South Korea will also send dozens of medical and emergency staff to Diamond Mountain to prepare for potential health problems considering the large number of elderly participants.
Many of the South Korean participants are war refugees born in North Korea who will be meeting their siblings or the infant children they left behind, many of them now into their 70s.
Park Hong-seo, an 88-year-old Korean War veteran from the southern city of Daegu, said he always wondered whether he’d faced his older brother in battle.
After graduating from a Seoul university, Park’s brother settled in the North Korean coastal town of Wonsan as a dentist in 1946. After the war broke out, Park was told by a co-worker that his brother refused to flee to the South because he had a family in the North and was a surgeon in the North Korean army.
Park fought for the South as a student soldier and was among the allied troops who took over Wonsan in October 1950. The US-led forces advanced farther north in the following weeks before being driven back by a mass of Chinese forces after Beijing intervened in the conflict.
Park learned that his brother died in 1984. At Diamond Mountain, he will meet his North Korean nephew and niece, who are 74 and 69, respectively.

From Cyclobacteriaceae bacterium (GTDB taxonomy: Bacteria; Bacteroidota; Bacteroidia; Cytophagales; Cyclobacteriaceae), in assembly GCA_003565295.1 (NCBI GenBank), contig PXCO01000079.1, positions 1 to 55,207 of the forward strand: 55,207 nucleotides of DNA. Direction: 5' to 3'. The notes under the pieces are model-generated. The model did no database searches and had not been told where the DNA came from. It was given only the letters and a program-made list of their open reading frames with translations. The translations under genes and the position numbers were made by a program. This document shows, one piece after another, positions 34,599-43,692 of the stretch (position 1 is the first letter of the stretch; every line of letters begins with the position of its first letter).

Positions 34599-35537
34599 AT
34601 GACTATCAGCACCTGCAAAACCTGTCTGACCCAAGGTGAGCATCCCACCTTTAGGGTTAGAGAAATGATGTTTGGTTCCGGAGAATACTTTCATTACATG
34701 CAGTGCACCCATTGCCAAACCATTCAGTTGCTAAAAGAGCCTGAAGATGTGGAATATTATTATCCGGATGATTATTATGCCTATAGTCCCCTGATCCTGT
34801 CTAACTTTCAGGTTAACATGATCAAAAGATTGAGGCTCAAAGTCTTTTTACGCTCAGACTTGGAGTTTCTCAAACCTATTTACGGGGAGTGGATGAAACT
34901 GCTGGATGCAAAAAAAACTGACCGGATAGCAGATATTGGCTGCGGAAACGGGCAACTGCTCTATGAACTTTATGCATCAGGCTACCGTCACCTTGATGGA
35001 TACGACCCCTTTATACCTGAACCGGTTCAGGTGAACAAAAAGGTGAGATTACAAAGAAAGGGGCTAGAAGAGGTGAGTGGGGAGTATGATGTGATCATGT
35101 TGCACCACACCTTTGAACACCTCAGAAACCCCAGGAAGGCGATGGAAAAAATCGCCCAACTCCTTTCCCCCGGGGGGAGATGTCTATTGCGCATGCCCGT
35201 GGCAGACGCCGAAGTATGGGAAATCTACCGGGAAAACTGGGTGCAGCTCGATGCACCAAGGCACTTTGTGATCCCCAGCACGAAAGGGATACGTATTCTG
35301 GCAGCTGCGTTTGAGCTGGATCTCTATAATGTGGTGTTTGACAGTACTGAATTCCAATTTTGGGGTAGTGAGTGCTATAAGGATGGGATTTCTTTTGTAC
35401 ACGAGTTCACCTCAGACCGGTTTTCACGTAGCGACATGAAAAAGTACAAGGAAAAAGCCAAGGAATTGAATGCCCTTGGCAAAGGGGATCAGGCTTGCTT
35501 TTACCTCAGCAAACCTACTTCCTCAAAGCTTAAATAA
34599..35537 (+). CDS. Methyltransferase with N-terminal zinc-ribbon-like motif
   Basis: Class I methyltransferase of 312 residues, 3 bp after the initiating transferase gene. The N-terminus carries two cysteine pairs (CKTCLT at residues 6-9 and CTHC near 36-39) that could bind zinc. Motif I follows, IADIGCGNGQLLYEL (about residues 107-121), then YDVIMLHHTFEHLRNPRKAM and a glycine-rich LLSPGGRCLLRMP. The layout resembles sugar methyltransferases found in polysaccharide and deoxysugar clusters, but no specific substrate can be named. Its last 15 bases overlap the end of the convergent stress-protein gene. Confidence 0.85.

“I want to ask them what his dying wish was and what he said about me,” Park said in a telephone interview last week. “I wonder whether there’s a chance he saw me when I was in Wonsan.”
During the three years since the reunions were last held, the North tested three nuclear weapons and multiple missiles that demonstrated a potential of striking the continental United States.
North Korea has shifted to diplomacy in recent months. Leader Kim Jong Un and South Korean President Moon Jae-in, a son of North Korean war refugees, agreed to resume the reunions during the first of their two summits this year in April.
South Korea sees the separated families as the largest humanitarian issue created by the war, which killed and injured millions and cemented the division of the Korean Peninsula into the North and South. The ministry estimates there are currently about 600,000 to 700,000 South Koreans with immediate or extended relatives in North Korea.
But Seoul has failed to persuade Pyongyang to accept its long-standing call for more frequent reunions with more participants.
The limited number of reunions cannot meet the demands of divided family members, who are now mostly in their 80s and 90s, South Korean officials say. More than 75,000 of the 132,000 South Koreans who have applied to participate in reunions have died, according to the Seoul ministry.
Analysts say North Korea sees the reunions as an important bargaining chip with the South, and doesn’t want them expanded because they give its people better awareness of the outside world. While South Korea uses a computerized lottery to pick participants for the reunions, North Korea is believed to choose based on loyalty to its authoritarian leadership.